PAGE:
Playing with spectresAbstract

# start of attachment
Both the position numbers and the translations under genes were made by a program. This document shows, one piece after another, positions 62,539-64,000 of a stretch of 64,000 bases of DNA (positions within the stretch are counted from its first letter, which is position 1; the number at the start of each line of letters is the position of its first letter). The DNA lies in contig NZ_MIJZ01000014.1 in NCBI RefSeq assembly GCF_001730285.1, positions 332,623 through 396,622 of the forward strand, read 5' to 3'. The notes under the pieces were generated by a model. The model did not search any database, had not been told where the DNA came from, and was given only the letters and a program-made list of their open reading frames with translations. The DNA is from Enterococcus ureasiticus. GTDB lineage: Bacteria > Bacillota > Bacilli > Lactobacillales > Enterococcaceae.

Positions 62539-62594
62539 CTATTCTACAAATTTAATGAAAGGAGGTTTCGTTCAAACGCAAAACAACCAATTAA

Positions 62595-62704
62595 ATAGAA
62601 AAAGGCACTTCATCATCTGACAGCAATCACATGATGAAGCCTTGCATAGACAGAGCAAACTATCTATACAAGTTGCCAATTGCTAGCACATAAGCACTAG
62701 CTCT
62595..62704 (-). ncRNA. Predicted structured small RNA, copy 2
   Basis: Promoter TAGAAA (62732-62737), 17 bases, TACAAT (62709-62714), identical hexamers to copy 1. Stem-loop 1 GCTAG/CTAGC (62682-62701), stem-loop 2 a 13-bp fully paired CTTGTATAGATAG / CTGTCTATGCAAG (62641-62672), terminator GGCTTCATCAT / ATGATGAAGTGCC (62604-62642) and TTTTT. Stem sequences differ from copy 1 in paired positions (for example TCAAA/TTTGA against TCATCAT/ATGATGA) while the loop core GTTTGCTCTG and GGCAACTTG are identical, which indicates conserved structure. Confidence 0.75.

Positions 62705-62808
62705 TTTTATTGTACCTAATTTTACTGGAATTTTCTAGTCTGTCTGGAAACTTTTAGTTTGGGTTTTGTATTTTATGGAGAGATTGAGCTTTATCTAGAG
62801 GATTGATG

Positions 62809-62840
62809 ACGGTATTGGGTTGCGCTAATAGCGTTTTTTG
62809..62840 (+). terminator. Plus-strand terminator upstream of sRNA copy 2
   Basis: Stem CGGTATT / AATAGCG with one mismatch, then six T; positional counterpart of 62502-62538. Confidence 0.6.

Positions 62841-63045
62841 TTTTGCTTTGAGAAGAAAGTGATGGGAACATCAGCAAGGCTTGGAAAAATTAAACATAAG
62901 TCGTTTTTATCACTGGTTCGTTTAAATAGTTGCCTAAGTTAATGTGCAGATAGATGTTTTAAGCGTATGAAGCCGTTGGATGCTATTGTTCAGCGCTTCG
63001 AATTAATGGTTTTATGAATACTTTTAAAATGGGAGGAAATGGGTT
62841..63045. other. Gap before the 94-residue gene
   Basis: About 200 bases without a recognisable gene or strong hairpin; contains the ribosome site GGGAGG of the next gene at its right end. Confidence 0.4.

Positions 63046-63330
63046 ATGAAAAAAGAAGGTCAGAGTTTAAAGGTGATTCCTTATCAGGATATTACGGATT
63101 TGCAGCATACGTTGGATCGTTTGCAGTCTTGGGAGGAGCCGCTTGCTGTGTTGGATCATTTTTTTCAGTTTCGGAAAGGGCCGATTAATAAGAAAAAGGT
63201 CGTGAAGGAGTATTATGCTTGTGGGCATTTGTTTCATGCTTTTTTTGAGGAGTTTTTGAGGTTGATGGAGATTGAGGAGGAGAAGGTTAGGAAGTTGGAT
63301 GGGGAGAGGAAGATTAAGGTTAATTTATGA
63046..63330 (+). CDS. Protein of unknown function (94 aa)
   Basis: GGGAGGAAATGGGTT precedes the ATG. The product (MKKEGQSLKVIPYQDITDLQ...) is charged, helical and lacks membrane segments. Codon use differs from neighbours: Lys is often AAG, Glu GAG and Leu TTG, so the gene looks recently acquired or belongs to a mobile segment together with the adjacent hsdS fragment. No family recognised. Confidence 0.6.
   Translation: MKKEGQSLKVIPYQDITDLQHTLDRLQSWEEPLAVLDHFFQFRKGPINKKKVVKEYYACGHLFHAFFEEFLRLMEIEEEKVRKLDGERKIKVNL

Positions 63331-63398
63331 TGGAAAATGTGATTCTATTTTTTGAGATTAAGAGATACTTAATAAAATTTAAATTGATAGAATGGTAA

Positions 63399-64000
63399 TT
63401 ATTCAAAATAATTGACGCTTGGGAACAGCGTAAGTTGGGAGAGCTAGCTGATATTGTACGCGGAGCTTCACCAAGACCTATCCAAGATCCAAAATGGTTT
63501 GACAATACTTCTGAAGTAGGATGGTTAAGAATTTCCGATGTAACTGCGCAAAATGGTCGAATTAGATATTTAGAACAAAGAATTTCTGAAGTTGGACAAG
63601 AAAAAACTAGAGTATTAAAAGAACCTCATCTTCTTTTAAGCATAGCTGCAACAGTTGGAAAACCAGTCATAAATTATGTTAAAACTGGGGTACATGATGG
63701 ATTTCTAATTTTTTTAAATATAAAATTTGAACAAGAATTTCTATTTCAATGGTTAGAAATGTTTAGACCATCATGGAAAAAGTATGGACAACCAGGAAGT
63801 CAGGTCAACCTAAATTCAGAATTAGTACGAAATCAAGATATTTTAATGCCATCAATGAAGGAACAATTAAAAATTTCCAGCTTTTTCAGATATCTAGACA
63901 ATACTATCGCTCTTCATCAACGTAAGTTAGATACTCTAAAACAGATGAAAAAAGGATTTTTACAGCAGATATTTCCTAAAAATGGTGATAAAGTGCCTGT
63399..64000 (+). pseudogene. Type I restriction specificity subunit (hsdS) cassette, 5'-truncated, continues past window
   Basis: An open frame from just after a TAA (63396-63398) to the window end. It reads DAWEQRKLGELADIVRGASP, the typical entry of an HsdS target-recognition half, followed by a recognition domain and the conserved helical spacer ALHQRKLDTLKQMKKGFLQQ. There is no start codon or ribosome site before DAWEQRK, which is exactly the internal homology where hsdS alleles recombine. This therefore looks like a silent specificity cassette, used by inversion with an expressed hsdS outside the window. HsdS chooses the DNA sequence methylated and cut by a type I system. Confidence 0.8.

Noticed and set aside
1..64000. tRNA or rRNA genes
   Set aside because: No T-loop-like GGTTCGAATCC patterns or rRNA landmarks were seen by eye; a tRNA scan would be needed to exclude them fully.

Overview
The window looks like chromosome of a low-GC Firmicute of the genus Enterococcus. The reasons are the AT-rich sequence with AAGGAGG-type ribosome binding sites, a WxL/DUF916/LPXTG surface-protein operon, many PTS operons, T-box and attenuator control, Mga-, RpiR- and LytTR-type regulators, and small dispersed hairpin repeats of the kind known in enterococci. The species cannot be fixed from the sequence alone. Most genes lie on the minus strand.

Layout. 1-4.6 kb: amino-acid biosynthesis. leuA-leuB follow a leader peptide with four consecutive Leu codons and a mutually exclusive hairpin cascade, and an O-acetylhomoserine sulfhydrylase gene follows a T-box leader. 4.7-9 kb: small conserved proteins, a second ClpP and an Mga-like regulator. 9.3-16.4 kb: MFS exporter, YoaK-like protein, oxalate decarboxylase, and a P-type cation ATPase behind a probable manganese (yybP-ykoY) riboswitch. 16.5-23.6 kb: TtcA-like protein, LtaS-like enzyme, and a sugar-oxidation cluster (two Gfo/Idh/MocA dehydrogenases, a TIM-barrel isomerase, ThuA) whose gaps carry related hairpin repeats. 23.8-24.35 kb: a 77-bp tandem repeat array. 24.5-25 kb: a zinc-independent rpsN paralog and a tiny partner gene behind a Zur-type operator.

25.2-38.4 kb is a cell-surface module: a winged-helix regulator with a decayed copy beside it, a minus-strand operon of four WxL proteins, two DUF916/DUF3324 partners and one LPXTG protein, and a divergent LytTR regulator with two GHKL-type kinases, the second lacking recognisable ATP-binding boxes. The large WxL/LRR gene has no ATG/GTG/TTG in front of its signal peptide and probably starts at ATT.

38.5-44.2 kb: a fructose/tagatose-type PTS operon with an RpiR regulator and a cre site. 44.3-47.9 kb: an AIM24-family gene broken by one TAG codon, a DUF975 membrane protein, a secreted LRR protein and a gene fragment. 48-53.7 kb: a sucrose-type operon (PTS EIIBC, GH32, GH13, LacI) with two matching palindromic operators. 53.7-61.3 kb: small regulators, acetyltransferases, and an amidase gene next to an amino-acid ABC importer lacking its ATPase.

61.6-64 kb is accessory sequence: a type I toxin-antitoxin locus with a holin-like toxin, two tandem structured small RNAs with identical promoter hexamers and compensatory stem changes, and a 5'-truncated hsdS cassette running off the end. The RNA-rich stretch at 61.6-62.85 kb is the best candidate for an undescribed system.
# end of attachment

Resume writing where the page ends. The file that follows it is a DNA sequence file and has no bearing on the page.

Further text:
This article analyses the science of spectres addressed in J. Derrida’s book Spectres of Marx. The methodological approach employed is Julia Kristeva’s ‘semiological adventure’, which is based on considering language as a heterogeneous structure in the realm of interactions between the ‘semiotic’ understood as a pre-linguistic condition of instinctive drives and the ‘symbolic’ manifested in socially oriented identification and discursive practices. The problem of play at the interface of its interactions is examined in the context of a danger of an ‘offensive of spectres’ against the reality, which can turn the latter in a ‘simulated hyperreality’. The author stresses Kant’s moral rigour in the context of game theory, which is interpreted as an indirect warning against ‘chimeras of imagination’ capable of transporting ‘spectres’ into actual ontology. It is stated that such transportation is reflected in the characteristics of artistic imagination and its poetic keys opening the ‘doors of perception’ that are closed to the other forms of social consciousness/unconsciousness. The article analyses E. T. A. Hoffmann’s novel The Sandman, which is interpreted as a romantic warning against symbolic plays with spectres generated by the mechanisation of thinking and being.